The U.S. officials say because there are more military aircraft from NATO and Russia flying over the Black Sea and the Baltics, there are more interactions. However, the two air incidents are of particular concern because of the danger they posed to U.S. aircraft and personnel.
  • Published in World

‘Trees in Russia impact monsoon in India’

Bengaluru: In the near future, it may just be metaphorical dark clouds that hover over the country, rather than rain-bringing ones.

A study has shown that deforestation in high latitudes and the boreal regions — comprising grasslands and forests of Canada, Russia and Alaska in the U.S. — could affect the monsoon in South Asia. The effect of large-scale deforestation could lead to a 12 per cent decline in the monsoons, says a study by scientists of the Divecha Center for Climate Change at Indian Institute of Science (IISc).

Numerous studies have shown that declining monsoons auger badly for agriculture as well as the macro-economic climate in India.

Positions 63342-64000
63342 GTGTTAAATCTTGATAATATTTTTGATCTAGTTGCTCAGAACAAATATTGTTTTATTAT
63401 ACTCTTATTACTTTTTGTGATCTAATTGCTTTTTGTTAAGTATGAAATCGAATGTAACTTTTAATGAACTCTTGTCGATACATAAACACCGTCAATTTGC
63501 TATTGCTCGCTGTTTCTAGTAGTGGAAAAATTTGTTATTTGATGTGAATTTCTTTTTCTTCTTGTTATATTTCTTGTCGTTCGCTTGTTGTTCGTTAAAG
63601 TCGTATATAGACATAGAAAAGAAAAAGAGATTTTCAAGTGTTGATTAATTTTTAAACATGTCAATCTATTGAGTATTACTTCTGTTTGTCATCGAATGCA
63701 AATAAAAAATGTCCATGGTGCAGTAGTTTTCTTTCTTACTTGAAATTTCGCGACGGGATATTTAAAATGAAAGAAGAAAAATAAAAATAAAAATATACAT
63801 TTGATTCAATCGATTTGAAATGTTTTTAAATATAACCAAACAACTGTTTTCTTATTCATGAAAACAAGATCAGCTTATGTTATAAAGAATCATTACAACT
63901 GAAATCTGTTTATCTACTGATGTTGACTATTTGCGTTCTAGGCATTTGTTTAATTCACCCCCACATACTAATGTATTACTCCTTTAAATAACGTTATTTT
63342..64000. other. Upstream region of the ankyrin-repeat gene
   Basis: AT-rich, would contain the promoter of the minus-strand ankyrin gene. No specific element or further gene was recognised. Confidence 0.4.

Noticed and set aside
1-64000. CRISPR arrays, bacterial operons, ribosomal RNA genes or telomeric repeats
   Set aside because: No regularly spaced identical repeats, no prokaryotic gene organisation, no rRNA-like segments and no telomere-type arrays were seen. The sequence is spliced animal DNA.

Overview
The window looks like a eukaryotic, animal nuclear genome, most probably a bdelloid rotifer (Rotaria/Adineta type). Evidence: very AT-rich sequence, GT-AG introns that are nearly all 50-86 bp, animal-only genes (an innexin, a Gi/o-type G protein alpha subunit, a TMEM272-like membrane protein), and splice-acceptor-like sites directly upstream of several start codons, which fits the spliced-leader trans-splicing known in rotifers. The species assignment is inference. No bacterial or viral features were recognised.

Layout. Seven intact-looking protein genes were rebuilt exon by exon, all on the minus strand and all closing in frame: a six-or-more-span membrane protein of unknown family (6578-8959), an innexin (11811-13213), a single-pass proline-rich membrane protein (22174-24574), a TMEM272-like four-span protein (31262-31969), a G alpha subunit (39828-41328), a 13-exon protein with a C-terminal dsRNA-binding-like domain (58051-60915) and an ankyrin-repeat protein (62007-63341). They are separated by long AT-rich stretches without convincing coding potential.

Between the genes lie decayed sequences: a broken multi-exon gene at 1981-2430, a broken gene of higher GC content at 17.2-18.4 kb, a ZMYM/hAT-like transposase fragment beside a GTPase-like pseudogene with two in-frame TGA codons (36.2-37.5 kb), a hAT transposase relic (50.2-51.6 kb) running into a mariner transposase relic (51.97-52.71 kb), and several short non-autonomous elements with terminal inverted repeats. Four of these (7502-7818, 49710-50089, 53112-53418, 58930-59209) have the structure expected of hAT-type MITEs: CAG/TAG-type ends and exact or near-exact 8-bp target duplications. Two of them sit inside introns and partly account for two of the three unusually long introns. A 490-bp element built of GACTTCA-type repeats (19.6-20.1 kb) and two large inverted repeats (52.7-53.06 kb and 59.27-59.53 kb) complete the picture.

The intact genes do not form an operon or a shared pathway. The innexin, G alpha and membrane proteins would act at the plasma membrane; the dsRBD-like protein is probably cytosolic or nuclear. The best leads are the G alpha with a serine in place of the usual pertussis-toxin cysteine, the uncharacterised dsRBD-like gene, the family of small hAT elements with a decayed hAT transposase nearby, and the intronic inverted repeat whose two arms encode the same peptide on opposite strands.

The report — authored by Govindasamy Bala, N. Devaraju and Angshuman Modak from IISc. — was published in the Proceedings of National Academy of Sciences (PNAS). It shows that the Inter-Tropical Convergence Zone (ITCZ), which drives rain, moves southwards.

“The monsoon is dependent on landmass covered by the ITCZ. If it moves south, it covers more of the Indian Ocean, and less of India. This will weaken the monsoons,” said Prof. Bala.

On the other hand, monsoons will strengthen in the Southern Hemisphere, leading to immense impact on regional economies.

Unlike most studies that focus on emission on greenhouse gases, the IISc. study calculates the impact of surface characteristics (that is, deforestation that modifies reflection of sunlight by the landscape and plant transpiration) on climate.

What the study says

The three-dimensional climate model used by the researchers simulated atmospheric circulation, land surface processes (photosynthesis and transpiration), surface-ocean warming and ice melt. The team experimented with wide deforestation in the tropical, temperate and high-latitude areas to point out effects on global temperatures and rainfall ( see graphic ) leading to the conclusion that deforestation in Russia and Canada is more catastrophic for India.